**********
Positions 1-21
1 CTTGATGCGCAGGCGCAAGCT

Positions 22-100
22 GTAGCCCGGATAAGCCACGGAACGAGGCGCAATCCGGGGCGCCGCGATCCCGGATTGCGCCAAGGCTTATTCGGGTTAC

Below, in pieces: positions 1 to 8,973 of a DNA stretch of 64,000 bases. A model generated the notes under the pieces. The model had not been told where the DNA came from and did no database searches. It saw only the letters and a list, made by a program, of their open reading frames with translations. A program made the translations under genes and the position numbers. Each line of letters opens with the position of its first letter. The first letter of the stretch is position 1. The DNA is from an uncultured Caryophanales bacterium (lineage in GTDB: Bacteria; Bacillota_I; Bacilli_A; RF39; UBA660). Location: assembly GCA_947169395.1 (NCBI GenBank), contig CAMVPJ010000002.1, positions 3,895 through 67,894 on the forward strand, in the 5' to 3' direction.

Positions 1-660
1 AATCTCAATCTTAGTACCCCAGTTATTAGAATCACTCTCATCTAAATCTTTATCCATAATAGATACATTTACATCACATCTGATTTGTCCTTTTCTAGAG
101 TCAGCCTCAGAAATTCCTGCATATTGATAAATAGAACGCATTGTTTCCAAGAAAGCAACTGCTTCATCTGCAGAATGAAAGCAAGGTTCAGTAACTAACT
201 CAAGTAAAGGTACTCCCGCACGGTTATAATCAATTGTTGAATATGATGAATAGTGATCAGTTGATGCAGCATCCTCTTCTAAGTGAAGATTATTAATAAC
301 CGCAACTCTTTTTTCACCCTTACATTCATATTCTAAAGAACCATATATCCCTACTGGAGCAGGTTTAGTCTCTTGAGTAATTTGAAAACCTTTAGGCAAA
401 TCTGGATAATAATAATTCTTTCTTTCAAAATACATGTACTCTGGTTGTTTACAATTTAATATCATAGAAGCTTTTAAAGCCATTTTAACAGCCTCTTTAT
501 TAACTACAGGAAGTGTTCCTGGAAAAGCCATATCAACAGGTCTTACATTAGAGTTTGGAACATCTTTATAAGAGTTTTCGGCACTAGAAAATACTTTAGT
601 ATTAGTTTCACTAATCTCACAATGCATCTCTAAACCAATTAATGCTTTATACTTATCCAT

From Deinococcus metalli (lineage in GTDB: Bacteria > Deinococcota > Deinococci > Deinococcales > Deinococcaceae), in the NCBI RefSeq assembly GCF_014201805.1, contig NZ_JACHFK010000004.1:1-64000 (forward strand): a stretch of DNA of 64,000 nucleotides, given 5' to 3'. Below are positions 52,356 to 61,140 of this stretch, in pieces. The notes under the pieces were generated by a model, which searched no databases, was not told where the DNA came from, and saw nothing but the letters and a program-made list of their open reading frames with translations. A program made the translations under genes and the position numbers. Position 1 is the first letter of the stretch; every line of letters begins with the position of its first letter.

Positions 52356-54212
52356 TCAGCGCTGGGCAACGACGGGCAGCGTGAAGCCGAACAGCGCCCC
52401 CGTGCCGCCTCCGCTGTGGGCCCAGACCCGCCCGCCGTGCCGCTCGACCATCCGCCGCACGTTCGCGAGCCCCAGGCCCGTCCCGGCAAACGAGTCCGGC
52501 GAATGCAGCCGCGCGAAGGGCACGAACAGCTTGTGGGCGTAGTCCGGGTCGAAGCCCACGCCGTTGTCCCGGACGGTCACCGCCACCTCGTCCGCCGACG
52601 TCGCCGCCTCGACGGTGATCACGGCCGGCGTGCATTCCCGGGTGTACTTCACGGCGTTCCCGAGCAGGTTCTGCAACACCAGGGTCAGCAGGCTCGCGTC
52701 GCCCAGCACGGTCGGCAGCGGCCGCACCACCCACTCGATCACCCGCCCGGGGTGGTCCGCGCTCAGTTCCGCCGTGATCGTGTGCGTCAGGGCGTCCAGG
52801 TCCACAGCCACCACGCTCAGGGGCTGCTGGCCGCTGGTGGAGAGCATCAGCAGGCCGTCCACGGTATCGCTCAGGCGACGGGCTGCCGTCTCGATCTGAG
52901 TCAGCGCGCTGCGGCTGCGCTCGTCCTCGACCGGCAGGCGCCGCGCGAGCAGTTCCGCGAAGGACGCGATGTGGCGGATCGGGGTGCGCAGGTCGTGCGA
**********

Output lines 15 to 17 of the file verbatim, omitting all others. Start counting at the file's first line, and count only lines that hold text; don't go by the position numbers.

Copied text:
Positions 52356-54212
52356 TCAGCGCTGGGCAACGACGGGCAGCGTGAAGCCGAACAGCGCCCC
52401 CGTGCCGCCTCCGCTGTGGGCCCAGACCCGCCCGCCGTGCCGCTCGACCATCCGCCGCACGTTCGCGAGCCCCAGGCCCGTCCCGGCAAACGAGTCCGGC